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In a room on the top floor of the Madison YWCA where I was attending a three-day workshop on social-justice training, I began to sweat. I was face-to-face with the realization of how much my white, middle-class unearned privileges had played in my success to date. My thoughts drifted to the stories I had written as a white business reporter about “the American dream” and my fervent commitment to the notion that hard work was all it took to achieve success.
I was confronted with how hundreds of years of discrimination had entrenched our institutions—from schools to the news media—and directly inhibited others’ success. I saw how complicit I had been in perpetuating the problematic dialogue that surrounds this issue, and how I continued to reify these systems in my teaching of journalists at the University of Wisconsin–Madison. I felt ill. I was tempted to leave early.
Still, I forced myself to stay in the room, to engage with my white self, to name that racial heritage. It was, to be blunt, uncomfortable—especially for someone who still identifies as a journalist.
The idea that journalists should stay in a room where people are demanding participation cuts at the heart of traditional notions of objectivity. A generation of newsroom protocol—the kind I trained under and teach at UW–Madison—mandates that reporters remain free of conflicts of interest: Don’t cover issues you are involved in. Don’t put political signs in your yard. Don’t participate in rallies. Keep yourself out of the story.
It was easy for me to attend a once-a-year newsroom training about how to find sources who are not white and figure I’d been trained sufficiently. It was easy for me to call my four or five sources who are not white for a quote when the topic of race became part of a story on my beat. Objectivity for me as a journalist, as a journalism teacher, had been easy. Stand apart, don’t engage and be color-blind.
So I started to engage more. It did not go well.
When I interviewed people in communities of color, my assumptions were challenged. Why should they talk to me, a white woman, when I hadn’t built trust with them first? They wouldn’t, and that was humbling.
I brought in more non-white speakers to my classes and made my assignments and reading lists more diverse. But I made mistakes. For example, I told one speaker my class was all white when several students identified as another race. I also scheduled a mandatory in-class assignment during a major Jewish holiday.
I researched my family history, discovering that one of my ancestors had massacred Native Americans, and others benefited from racist government policies. What could I do about that? I felt helpless and defeated.
I watched as the new startup media nonprofit Madison365 criticized the white-dominated news media in Madison for its failures to cover adequately communities of color in the city. I thought to myself: Why bother, then?
But any journey is fraught. I kept at it, determined to understand my own racial past and present. I volunteered locally, helping youths of color train as journalists. I expanded my social circle. I chose more diverse news sources. I felt “white guilt,” processed it and moved past it.
I listened to people without expecting any quote in return. I listened a lot and got my white self involved and entangled in a way I never had before.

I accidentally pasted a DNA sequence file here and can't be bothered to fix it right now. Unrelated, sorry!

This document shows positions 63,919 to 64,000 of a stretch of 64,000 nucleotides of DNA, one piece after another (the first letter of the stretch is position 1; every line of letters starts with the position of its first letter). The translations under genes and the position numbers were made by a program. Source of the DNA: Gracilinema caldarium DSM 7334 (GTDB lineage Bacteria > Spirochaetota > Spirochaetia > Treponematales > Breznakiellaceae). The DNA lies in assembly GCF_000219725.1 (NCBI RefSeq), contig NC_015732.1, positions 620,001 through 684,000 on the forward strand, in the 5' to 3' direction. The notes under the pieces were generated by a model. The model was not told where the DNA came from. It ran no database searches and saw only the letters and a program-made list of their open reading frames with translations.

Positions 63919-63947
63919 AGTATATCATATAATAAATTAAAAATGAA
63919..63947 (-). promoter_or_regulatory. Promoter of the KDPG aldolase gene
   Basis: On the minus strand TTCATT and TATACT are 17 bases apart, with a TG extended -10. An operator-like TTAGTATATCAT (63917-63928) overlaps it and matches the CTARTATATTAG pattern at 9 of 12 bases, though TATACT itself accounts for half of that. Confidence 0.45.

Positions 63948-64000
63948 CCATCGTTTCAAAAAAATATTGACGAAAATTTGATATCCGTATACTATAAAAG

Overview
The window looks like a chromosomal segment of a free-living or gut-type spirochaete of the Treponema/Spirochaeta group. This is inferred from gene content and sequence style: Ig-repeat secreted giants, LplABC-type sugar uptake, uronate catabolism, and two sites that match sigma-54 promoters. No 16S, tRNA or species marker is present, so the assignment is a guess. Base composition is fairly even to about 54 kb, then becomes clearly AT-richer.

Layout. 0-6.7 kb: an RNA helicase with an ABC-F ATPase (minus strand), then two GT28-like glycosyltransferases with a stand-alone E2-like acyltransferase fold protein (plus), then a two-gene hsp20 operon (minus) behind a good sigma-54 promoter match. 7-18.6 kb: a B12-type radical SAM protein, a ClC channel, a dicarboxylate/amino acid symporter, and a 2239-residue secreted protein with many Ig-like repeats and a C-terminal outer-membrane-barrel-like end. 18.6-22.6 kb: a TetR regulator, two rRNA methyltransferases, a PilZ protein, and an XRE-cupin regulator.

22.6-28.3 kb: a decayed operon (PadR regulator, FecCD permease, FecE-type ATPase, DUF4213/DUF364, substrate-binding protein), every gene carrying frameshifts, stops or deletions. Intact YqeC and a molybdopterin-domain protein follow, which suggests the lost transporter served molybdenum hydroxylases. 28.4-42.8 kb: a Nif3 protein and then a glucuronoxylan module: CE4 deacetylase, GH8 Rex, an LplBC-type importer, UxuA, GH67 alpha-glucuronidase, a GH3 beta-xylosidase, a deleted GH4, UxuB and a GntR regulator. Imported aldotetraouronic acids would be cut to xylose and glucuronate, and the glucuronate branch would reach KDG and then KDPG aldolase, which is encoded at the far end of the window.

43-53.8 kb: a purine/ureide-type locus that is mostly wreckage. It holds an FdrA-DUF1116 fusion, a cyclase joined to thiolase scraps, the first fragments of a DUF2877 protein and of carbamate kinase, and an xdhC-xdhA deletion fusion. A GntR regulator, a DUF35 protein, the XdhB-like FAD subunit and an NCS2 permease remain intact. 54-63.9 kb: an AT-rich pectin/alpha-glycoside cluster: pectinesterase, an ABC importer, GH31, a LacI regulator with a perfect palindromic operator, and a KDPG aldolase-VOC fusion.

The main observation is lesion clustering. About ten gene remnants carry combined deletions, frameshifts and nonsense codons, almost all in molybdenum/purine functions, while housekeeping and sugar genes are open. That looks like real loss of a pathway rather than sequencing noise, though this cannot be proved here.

I have come to believe that professionalism as a white journalist or journalism professor demands both objectivity and personal engagement around issues of race. Indeed, the second depends on the first.
Journalists—and those of us teaching them—are responsible for creating a deliberative environment within which all voices can be amplified. But to accomplish this, we must appreciate that there are racial obstacles—biases, assumptions, histories—embedded within ourselves and we must work to undermine them. In other words, journalists must not only stay in the room, but also admit they have racial pasts and presents, and that they have privileges that shape their perspectives and innately influence their work.
I developed a course called “Reporting for Social Change: Amplifying Marginalized Voices in Local Community” to help journalism students embark on their racial journeys to rethink what “expert” means, collaborate with citizens on stories and interrogate their own biases. Somewhere around the fourth week, a student from the class knocked on my office door.
“I am having trouble thinking about how to do things differently. I keep getting caught up in what I’ve been taught before,” the student said.
We talked about how I was not advocating that we throw away journalistic principles, but rather that we approach them differently. Be critically distant with the facts, but be close to the community. We talked about practicing journalism in a different model and not worrying about failure.
Curious, I asked how the social-justice training had gone for her, a white senior from a middle-class family in Wisconsin.
“Oh. It was … uncomfortable.”
“Yes. For me as well,” I responded. I remembered how, after the exercise where everyone with privileges took steps forward and everyone without took steps back, I stood as far forward as the space would allow. Some of my students were as far back as possible.
The student added, “But it was important, I think. I’m already thinking differently about my biases and what they mean for this story I want to do.”
I was just glad she stayed in the room.
Sue Robinson is the Helen Franklin Firstbrook professor of journalism and a William T. Evjue faculty fellow at the University of Wisconsin–Madison.